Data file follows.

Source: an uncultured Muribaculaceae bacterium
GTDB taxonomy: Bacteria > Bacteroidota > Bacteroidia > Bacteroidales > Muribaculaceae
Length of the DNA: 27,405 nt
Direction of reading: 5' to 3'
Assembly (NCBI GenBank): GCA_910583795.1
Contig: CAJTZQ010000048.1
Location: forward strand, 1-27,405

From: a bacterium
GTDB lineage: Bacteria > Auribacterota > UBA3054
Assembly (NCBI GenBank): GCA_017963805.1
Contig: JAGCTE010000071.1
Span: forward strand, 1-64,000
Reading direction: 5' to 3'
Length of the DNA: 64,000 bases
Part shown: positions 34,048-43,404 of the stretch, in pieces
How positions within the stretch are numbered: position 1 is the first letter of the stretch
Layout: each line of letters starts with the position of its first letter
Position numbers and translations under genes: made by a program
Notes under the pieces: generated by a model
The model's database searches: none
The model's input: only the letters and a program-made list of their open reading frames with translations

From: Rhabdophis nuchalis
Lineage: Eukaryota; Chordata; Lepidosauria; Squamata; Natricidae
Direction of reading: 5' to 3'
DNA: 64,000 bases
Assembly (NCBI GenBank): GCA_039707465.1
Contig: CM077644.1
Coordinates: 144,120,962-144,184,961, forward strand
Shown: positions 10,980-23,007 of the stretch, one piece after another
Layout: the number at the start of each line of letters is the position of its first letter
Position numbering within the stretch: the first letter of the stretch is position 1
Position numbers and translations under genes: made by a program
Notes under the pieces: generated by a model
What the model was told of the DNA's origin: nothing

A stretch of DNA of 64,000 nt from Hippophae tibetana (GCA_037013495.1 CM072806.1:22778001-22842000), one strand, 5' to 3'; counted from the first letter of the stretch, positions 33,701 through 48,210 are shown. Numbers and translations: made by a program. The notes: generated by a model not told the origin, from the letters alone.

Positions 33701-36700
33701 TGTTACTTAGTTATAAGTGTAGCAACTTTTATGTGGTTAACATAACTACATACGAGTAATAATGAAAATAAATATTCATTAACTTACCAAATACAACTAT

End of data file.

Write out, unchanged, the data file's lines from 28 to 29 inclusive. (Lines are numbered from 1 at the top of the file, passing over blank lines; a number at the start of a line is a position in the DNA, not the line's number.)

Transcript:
Coordinates: 144,120,962-144,184,961, forward strand
Shown: positions 10,980-23,007 of the stretch, one piece after another